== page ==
“Flying in the Fog – The Importance of Financial Mastery”

I flew airplanes for a few years. While flight was always exhilarating, a pilot learns quickly how conditions like fog affect your ability to fly safely. For those non-pilots, you have likely driven an automobile on a foggy night with low visibility.  There is really not much you can do but slow down.  But that is not an option when you are flying an airplane.  You are dependent on your instrument panel to tell you what is happening.  This is certainly no time to “fly by the seat of your pants”.  You need to know your instruments and you need to know critical numbers like air speed and elevation.  Your system is telling you your position and helping guide you to a safe arrival at your destination.

The same is true in business. As a business owner, you’ve probably “felt the fog” while “flying the plane” of your small business.  You need to be watching your instrument panel to successfully navigate the challenges.  The instrument panel of business is financial reporting.

Today I want to focus on Financial Mastery, which is a business’s instrument panel.   I can already hear the groans from some of you.  The fact is that financials can be FUN!  It really is a great feeling to know what is going on, and be planning your activities based on great feedback.  DENIAL is not bliss.  NOT KNOWING is why many small businesses struggle and often fail.  They run out of money.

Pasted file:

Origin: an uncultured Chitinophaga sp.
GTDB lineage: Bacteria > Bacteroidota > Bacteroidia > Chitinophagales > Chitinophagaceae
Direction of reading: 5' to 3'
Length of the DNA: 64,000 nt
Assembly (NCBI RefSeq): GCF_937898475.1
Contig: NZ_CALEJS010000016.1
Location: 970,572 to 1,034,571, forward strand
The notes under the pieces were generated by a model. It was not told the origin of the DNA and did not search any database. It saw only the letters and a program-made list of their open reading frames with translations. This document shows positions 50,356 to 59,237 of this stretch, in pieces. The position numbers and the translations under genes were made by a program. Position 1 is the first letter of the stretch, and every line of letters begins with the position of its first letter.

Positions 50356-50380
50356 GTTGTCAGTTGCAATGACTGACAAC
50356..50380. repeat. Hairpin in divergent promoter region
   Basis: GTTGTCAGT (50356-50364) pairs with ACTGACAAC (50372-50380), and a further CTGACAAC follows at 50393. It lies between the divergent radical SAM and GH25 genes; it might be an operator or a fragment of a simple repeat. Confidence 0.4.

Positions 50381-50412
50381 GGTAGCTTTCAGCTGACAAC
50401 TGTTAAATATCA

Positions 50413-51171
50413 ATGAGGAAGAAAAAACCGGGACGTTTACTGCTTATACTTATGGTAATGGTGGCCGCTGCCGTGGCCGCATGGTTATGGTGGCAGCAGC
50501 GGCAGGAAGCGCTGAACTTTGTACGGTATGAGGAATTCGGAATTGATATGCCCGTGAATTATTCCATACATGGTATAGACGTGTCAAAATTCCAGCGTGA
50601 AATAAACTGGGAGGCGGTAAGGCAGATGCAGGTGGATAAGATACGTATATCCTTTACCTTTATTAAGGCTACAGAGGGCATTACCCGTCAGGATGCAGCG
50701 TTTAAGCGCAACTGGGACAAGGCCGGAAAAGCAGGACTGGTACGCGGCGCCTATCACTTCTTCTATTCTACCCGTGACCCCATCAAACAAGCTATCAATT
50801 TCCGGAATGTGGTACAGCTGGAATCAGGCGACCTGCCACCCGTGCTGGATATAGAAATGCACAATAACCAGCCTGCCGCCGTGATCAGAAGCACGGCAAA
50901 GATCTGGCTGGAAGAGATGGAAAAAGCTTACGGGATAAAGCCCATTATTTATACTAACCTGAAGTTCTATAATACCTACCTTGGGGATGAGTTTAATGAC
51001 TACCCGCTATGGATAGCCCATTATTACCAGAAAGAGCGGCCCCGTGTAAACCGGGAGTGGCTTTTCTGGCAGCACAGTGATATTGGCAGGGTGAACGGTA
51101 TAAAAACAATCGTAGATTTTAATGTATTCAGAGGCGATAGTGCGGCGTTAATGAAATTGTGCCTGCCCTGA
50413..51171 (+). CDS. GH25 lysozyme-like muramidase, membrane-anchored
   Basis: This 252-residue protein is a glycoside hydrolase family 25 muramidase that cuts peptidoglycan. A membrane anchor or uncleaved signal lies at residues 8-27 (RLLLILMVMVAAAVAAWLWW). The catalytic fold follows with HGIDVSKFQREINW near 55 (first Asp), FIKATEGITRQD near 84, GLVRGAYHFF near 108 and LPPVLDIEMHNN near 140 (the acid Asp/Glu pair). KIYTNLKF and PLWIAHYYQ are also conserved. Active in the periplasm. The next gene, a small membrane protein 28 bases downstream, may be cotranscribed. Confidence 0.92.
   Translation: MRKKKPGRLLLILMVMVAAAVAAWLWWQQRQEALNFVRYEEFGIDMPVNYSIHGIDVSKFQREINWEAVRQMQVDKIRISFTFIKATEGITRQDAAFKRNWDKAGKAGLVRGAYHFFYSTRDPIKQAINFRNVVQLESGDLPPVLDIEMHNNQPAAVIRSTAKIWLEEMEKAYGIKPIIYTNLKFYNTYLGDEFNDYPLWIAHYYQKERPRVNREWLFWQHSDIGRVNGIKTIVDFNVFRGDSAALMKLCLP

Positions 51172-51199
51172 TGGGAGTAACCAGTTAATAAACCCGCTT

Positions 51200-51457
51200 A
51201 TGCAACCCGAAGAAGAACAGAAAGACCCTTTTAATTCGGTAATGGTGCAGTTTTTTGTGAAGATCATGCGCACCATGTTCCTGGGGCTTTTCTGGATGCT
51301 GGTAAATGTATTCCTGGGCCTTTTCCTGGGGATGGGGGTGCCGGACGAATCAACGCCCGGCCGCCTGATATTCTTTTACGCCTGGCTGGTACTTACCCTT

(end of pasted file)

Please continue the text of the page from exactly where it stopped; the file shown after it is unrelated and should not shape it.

So let’s take a brief look at the most important issue in financial mastery – cash flow.  The foundational tool to manage cash flow is a cash flow budget.  Simply put, a cash flow budget is a tool to plan and track your cash coming into the business, and leaving the business.  Cash is the fuel for the business.  For us to continue to fly, we must always have fuel in the tank and flowing to the engine.  A cash flow budget is a weekly or monthly summary and projection of money coming in and money going out.  It is important to understand that cash is NOT profit.  I have spoken to many business owners that are confused because their P&L statement shows a profit, but they have no cash.  For example, not only must you sell, but you must collect the money.  Also, if you have periods of time where your business is not profitable (e.g. a seasonal business), then you need to have other sources of cash available (e.g. savings, lines of credit) so that you don’t run out of gas.  All of these issues are displayed in your cash flow budget.  It is the fuel gauge for your business.

Now is the time to make sure that you have a working fuel gauge.  We would love to help you get a good cash flow budget in place for your business.  Next time we’ll take a look at another key financial mastery tool – breakeven.  This one helps you determine the profitability of your business and helps you understand what the business must produce to provide what you want.   


To check out your instrument panel and improve your strategic  business plan in 2011…call Ohio Business Coach, Ralph Berge 440.838.0991